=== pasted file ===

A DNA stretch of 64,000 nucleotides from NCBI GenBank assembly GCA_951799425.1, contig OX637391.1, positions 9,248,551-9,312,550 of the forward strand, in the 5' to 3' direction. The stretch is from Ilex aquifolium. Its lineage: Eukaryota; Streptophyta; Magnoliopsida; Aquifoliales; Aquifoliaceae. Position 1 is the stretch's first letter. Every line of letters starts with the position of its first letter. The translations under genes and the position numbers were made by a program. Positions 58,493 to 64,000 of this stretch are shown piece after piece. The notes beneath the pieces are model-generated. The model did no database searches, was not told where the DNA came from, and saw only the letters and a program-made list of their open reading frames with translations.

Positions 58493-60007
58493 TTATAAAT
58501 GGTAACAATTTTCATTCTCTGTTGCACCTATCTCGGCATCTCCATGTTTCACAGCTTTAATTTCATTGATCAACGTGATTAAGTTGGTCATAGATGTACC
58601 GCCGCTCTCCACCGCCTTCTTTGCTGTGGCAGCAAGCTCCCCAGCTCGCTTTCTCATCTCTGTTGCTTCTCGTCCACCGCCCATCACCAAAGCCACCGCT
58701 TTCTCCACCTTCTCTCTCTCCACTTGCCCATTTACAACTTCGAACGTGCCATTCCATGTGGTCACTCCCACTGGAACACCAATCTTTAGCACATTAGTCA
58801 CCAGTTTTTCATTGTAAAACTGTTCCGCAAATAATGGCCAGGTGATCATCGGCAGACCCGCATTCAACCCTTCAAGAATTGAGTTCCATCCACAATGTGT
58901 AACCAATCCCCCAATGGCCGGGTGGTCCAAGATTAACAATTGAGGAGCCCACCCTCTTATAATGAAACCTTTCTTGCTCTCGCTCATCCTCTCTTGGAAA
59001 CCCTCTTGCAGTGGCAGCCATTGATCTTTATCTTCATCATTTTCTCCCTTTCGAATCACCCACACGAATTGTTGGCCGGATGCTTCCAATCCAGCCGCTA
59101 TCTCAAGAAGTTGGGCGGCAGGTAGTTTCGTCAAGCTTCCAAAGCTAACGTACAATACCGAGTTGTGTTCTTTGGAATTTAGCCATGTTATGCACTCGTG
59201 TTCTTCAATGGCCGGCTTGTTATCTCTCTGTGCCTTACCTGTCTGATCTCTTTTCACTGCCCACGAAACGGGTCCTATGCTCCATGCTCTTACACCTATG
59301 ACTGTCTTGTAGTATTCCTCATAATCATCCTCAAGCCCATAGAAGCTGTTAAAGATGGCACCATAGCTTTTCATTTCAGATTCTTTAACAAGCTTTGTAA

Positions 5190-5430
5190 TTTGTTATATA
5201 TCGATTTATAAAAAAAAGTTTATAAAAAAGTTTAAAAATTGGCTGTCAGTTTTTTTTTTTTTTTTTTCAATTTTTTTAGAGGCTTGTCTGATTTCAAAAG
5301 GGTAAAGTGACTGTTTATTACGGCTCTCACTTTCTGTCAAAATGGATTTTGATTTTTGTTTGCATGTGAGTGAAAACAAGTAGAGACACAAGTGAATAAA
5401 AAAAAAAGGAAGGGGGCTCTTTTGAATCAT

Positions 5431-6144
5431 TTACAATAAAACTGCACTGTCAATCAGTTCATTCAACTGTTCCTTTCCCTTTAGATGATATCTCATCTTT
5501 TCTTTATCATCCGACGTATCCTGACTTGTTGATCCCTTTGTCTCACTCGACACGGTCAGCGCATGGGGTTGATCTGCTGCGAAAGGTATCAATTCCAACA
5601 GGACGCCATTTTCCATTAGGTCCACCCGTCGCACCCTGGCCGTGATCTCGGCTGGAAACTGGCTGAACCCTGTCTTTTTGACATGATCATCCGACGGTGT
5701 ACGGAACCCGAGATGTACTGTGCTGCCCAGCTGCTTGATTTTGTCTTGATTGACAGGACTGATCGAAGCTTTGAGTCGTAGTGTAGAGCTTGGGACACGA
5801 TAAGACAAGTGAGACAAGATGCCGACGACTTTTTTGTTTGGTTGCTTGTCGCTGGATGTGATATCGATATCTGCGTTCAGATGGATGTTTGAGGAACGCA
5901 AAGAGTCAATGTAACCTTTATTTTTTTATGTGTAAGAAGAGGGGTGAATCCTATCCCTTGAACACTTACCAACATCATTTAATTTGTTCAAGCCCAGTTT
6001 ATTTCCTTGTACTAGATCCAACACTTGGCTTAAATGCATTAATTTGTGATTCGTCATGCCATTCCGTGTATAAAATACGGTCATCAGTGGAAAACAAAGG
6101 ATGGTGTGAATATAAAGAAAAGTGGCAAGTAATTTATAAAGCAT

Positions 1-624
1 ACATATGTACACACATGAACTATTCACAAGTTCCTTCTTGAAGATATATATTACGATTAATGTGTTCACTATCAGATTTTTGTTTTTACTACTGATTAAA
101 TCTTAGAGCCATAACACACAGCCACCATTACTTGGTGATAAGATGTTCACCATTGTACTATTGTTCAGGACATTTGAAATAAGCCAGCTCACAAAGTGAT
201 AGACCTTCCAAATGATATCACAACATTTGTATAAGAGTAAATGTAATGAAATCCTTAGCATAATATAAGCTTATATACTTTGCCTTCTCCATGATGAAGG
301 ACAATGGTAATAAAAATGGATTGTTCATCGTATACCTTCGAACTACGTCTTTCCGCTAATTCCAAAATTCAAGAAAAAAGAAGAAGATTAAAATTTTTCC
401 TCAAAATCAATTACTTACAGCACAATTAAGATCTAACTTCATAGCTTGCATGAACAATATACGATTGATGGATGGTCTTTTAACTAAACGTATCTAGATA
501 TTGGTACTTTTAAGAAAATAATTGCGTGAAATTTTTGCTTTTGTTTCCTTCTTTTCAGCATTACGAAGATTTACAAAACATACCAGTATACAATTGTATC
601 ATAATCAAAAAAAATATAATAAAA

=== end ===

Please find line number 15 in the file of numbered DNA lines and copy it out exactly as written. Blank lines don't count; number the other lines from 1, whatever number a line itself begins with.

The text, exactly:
5201 TCGATTTATAAAAAAAAGTTTATAAAAAAGTTTAAAAATTGGCTGTCAGTTTTTTTTTTTTTTTTTTCAATTTTTTTAGAGGCTTGTCTGATTTCAAAAG